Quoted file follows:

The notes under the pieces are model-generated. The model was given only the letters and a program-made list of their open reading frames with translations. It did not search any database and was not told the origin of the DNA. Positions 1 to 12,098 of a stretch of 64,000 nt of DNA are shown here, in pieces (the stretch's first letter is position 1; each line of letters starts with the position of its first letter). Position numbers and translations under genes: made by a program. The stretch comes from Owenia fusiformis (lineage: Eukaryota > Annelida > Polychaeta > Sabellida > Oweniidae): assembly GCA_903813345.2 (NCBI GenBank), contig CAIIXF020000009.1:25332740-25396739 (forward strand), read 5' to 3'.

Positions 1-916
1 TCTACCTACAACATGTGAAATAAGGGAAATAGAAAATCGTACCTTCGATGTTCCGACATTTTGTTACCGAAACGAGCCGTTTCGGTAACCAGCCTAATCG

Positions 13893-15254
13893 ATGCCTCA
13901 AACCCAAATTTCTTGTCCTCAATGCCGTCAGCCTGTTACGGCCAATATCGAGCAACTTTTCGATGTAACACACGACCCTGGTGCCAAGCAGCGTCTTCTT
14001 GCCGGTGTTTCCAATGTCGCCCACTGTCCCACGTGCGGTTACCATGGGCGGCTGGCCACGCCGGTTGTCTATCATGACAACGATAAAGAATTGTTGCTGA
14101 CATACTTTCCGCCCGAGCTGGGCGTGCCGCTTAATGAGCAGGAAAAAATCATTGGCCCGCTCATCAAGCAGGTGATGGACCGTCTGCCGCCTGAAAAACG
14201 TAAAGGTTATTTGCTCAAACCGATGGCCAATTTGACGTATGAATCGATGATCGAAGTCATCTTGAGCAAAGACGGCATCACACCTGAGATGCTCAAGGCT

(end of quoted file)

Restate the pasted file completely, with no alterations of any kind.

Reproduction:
The notes under the pieces are model-generated. The model was given only the letters and a program-made list of their open reading frames with translations. It did not search any database and was not told the origin of the DNA. Positions 1 to 12,098 of a stretch of 64,000 nt of DNA are shown here, in pieces (the stretch's first letter is position 1; each line of letters starts with the position of its first letter). Position numbers and translations under genes: made by a program. The stretch comes from Owenia fusiformis (lineage: Eukaryota > Annelida > Polychaeta > Sabellida > Oweniidae): assembly GCA_903813345.2 (NCBI GenBank), contig CAIIXF020000009.1:25332740-25396739 (forward strand), read 5' to 3'.

Positions 1-916
1 TCTACCTACAACATGTGAAATAAGGGAAATAGAAAATCGTACCTTCGATGTTCCGACATTTTGTTACCGAAACGAGCCGTTTCGGTAACCAGCCTAATCG

Positions 13893-15254
13893 ATGCCTCA
13901 AACCCAAATTTCTTGTCCTCAATGCCGTCAGCCTGTTACGGCCAATATCGAGCAACTTTTCGATGTAACACACGACCCTGGTGCCAAGCAGCGTCTTCTT
14001 GCCGGTGTTTCCAATGTCGCCCACTGTCCCACGTGCGGTTACCATGGGCGGCTGGCCACGCCGGTTGTCTATCATGACAACGATAAAGAATTGTTGCTGA
14101 CATACTTTCCGCCCGAGCTGGGCGTGCCGCTTAATGAGCAGGAAAAAATCATTGGCCCGCTCATCAAGCAGGTGATGGACCGTCTGCCGCCTGAAAAACG
14201 TAAAGGTTATTTGCTCAAACCGATGGCCAATTTGACGTATGAATCGATGATCGAAGTCATCTTGAGCAAAGACGGCATCACACCTGAGATGCTCAAGGCT